Regulatory Issues

Q – What is the FDA status of the device?

A –The MOD® device has been classified as a Class I device by the FDA, 510 (K) Exempt. The MOD® device can be found on the FDA website under the listing Establishment Registration & Device Listing or Product Classification: as a Dispenser, Solid Medication, Product Code NXB, Regulation Number 890.5050 and Registered Establishment Name, Avancen MOD Corporation.

Q – Does Avancen have a patent on the MOD® device?

A – The first MOD® device patent was granted by the United States Patent Office in 2006. To date there are five US patents issued on the device, the device medication tray and the device design.

Q – Does The Joint Commission (TJC) have to approve the use of the MOD® device?

A – TJC is aware of the MOD® device and has visited hospitals with the device in use; but the Joint Commission does not have regulatory authority to approve medical devices. As long as the facility maintains a policy and procedure for the safe use of the device, the device can be used with appropriate patients for whom a clinician order is written. The MOD® device is similar to an IV PCA, and policies must be generated to reflect the management of a PCA device.

Q – Does Medicare or Medicaid pay for the MOD® device and/or the medication trays?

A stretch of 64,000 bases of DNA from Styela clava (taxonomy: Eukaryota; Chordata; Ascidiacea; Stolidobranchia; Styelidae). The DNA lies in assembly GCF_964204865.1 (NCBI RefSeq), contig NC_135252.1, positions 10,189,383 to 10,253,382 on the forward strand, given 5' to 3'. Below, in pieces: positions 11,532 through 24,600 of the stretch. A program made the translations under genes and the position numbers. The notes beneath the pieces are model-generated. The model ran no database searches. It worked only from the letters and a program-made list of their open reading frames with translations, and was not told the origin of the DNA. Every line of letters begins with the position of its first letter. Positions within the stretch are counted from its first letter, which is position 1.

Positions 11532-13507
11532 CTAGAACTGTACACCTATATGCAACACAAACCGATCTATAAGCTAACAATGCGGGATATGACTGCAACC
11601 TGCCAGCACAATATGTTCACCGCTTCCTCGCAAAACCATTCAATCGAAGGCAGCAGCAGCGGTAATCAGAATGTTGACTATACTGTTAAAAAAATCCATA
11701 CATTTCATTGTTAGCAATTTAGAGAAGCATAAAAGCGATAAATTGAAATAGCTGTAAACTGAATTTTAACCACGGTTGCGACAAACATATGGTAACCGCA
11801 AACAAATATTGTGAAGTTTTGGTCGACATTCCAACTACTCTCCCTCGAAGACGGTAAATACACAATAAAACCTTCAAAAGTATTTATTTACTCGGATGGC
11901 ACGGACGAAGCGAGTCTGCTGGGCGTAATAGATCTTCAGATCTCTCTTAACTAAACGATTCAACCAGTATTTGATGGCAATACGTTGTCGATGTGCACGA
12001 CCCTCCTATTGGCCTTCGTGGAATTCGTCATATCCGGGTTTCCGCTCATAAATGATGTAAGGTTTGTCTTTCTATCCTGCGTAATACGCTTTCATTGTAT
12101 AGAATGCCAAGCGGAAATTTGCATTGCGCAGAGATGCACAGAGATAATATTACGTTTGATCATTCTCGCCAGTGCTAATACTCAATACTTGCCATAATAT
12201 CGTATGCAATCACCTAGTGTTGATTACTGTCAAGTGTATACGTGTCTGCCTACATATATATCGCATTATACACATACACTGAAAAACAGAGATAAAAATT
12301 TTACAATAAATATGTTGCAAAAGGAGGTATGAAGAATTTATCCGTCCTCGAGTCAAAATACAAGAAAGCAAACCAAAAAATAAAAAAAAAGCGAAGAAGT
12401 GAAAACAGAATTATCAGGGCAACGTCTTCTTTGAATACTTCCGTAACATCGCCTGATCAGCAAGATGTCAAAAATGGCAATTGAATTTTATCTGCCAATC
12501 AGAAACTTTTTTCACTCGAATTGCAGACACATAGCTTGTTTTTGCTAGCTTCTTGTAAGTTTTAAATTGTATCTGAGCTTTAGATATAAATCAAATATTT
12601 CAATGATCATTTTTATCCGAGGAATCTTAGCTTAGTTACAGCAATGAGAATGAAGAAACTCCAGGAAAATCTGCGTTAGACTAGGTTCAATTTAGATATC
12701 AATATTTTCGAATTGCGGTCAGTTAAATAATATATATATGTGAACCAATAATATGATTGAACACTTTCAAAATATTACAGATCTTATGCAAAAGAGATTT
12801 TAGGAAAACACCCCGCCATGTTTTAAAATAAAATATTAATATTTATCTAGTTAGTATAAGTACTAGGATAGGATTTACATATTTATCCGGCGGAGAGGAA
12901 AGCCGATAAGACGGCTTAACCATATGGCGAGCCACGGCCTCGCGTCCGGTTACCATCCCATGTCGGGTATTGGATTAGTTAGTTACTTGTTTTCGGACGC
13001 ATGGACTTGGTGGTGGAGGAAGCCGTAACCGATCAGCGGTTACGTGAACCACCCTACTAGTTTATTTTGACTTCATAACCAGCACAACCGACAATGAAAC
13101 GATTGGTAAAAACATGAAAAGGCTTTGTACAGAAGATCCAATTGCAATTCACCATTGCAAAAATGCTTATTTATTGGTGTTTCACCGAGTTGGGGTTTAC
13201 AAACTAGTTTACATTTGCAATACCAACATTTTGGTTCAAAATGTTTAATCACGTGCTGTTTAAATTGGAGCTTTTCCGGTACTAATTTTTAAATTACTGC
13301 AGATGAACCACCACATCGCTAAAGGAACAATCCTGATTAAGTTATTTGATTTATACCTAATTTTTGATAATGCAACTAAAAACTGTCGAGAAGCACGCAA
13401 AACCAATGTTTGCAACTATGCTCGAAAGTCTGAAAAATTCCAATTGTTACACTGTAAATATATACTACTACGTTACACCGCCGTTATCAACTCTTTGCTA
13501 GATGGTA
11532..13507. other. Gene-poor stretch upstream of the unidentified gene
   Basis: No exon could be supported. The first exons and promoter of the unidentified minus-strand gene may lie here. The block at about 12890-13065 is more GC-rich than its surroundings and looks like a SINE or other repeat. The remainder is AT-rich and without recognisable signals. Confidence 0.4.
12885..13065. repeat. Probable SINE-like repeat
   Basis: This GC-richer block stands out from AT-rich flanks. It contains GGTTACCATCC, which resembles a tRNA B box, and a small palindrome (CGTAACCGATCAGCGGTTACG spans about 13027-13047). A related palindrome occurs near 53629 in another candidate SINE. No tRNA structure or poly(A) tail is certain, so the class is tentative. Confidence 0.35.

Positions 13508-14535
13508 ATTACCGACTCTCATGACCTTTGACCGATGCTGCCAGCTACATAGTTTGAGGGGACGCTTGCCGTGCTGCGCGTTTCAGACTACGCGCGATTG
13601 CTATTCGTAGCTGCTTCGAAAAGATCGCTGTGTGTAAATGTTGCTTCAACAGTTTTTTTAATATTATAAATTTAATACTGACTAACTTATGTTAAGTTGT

A – When the MOD® device is used in the hospital, it is included as an expense of the patient’s hospital stay coded for charges as a piece of equipment used for patient care such as an IV pump or a ventilator. Therefore, Medicare and Medicaid will pay for the MOD® device as part of the bill from the hospital depending upon the Diagnosis Related Group (DRG) for the stay. For other insurance companies, the device is part of the overall bill and does not need individual approval by the insurance company. Medication trays that fit into the device are usually billed as a single charge for the entire tray similar to the billing for a multidose syringe loaded into an IV-PCA pump. From what we understand, most hospitals can only bill for the medications, whether for a PCA pump or an IV pump or the MOD® device.  The medication is charged for and the hospital effectively amortizes the cost of the delivery system as part of overhead in treating patients. This would be similar to the use of a Hoyer lift or bariatric commode.